Tangier chase in The Bourne Ultimatum (dir. Paul Greengrass) – Midway through the film, which is essentially one long chase scene anyway – Bourne chases down a hitman who’s targeted the lovely Julia Stiles. Bourne’s relentless rooftop pursuit and brutal hand to hand fight with the thug is violent and disturbing. Bourne beats the guy down with a book for god sakes!

Zombie splattering in Planet Terror (dir. Robert Rodriguez) – Just after the main characters are finally united against the flesh-eating zombies they hitch a ride on El Wray’s pick up truck for a little game of “hogs of the road” – one-by-one the truck smashes every zombie in their way. Their bodies explode into pieces like a bloody juicyfruit commercial.

Deer hunting in I Am Legend (dir. Francis Lawrence) – The opening sequence is perhaps the best action scene of the year. With Manhattan desolate and grown over with weeds the last man on earth, Will Smith, emerges in a sportscar and chases a herd of deer through the city streets. Heart pounding excitement at its best.

Fuck you terrorists! in The Kingdom (dir. Peter Berg) – For two thirds “The Kingdom” attempts to tell an investigative military whodunit with intellectual historical context and political intrigue. Peter Berg discards everything for one intense mind-blowing action finale. By the end you’ll have forgotten what the film was about.

Documentaries of the Year (note: I didn’t get to see a lot of the high profile ones, but here’s my favourites):

In the Shadow of the Moon (dir. David Sington): I can’t believe we actually take for granted the fact that man has gone to the moon (and 38 years ago). The stock footage looks better than any special effects ever made… because it’s real!

The Trials of Darryl Hunt (Annie Sundberg and Ricki Stern): A tragic case of a man misidentified as a rapist/murderer because of the colour of his skin and forced to serve over 20 years in prison as an innocent man. A frightening story.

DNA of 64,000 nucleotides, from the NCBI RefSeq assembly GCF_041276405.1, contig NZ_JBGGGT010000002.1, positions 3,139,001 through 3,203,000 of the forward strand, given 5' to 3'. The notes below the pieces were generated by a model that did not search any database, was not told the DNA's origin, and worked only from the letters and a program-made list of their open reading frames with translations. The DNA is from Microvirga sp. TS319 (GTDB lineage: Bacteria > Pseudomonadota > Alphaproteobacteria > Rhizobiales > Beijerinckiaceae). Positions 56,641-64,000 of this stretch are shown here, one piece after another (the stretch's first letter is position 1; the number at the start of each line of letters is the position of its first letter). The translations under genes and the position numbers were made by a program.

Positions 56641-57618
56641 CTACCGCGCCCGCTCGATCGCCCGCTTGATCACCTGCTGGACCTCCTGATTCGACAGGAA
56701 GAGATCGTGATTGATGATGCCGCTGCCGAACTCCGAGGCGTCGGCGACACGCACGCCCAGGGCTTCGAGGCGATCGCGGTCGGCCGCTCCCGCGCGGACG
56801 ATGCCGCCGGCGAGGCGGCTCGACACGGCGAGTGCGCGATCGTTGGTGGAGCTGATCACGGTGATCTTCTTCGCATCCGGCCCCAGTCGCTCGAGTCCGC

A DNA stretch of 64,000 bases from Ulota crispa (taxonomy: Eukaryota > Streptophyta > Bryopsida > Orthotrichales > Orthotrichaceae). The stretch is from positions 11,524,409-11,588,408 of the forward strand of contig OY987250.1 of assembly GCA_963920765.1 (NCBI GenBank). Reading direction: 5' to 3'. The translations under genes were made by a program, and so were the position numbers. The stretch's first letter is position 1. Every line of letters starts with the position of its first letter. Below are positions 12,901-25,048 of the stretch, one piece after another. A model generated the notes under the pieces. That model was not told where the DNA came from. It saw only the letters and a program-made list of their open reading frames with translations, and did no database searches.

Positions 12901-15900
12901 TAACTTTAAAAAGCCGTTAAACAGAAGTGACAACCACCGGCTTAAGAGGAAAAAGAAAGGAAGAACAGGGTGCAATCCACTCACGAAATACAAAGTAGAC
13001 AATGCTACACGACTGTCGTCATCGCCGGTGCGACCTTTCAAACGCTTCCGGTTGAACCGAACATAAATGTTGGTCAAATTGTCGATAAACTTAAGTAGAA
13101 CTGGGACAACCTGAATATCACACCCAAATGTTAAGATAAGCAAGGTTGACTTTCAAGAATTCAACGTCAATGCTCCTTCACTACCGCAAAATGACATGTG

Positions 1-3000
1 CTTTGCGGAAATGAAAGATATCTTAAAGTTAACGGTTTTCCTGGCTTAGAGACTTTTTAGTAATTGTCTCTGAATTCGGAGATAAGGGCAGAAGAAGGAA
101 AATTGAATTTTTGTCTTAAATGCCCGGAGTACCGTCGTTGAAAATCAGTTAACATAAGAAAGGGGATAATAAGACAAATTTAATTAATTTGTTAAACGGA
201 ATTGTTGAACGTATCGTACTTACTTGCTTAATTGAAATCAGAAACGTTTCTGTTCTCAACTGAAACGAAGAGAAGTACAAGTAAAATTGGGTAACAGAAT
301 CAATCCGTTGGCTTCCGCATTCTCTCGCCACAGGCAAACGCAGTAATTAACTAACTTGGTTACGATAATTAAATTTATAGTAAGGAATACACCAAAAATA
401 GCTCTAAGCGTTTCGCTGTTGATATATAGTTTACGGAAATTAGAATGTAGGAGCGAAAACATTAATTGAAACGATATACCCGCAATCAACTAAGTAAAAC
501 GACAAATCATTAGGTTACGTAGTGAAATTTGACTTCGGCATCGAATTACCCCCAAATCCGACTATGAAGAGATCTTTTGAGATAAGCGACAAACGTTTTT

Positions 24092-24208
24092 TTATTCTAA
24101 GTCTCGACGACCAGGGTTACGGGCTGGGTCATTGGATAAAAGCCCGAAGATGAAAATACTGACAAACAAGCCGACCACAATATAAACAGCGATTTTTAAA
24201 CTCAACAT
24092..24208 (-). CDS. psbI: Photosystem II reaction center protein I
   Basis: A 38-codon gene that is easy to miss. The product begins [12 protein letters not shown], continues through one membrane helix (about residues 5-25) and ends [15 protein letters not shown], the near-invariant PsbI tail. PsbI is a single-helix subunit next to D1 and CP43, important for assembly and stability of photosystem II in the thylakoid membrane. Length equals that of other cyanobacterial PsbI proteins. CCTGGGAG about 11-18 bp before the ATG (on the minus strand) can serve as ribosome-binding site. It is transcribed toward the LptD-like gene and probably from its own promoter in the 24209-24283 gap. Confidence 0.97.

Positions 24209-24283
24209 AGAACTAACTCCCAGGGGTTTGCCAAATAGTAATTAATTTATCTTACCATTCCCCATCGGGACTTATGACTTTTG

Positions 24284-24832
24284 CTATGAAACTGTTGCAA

Sicko (dir. Michael Moore) – Moore effectively makes a case for public medicine in the United States by comparing the seemingly corrupt private system against the equitable public systems around the world.

Best Male Performances of the Year

Tommy Lee Jones in In the Valley of Elah
Viggo Mortensen in Eastern Promises
Sam Riley in Control
Emile Hirsh in Into the Wild
Gordon Pinsent in Away From Her
Will Smith in I Am Legend

Best Male Supporting Performances of the Year

Ben Foster in 3:10 to Yuma
Javier Bardem in No Country For Old Men
Hal Holbrook in Into the Wild
Christopher Mintz-Plasse in Superbad
Harry Connick Jr. in Bug

Best Female Performances of the Year

Ellen Page in Juno
Julie Christie in Away From Her
Nikki Blonsky in Hairspray
Angelina Jolie in A Mighty Heart
Samantha Morton in Control
Laure Linney in The Savages

Best Female Supporting Performances of the Year

Cate Blanchett in I'm Not There
Vera Farmiga in Joshua
Tilda Swinton in Michael Clayton
Vanessa Ferlito in Death Proof

I hate to do Worst Movies of the Year, so I just have two to single out:

Hotel Chevalier – The short by Wes Anderson which accompanied “The Darjeeling Limited” was a tedious exercise in nothing.

The 11th Hour – A lot of good intentions went into this sub-sub-par nail-hitting documentary – watch BBC’s “Planet Earth” instead.

Thanks for reading Daily Film Dose - Please keep reading for a new film everyday plus fun new feature topics up for disussion.

Happy New Year!


Reel Fanatic said...

Great list, and I'm definitely with you on "Before the Devil Knows You're Dead" .. Mr. Lumet has made much better flicks, but he was clearly just coasting here

Anonymous said...

Very astute young man, BUT where the f**k is Daniel Day-Lewis for best male lead! I was sitting right next to you when you saw it! I forgive you for dropping the ball.

Alan Bacchus said...

Daniel Day-Lewis was good. But thinking it over since I saw the film the less impressed i was. He's essentially doing Bill the Butcher again. It's less of an achievement compared to those other roles. Oh well. Indeed he should be there.

Anonymous said...

Alan, did you see "La Vie En Rose"? I notice you don't have Marion Cotillard on your list for Best Female Performances of the Year, and although I'm no expert on French singers or foreign film, I thought she was damn good in that movie. Watched "Superbad" last night and loved it. Looking forward to seeing "There Will Be Blood" and as always, checking most of the other movies on your top "10" list. What about "Atonement"? I thought that one was getting some good praise. It's nowhere on your list or even in your Oscar nominee hopefuls section. Liked "3:10 to Yuma" too.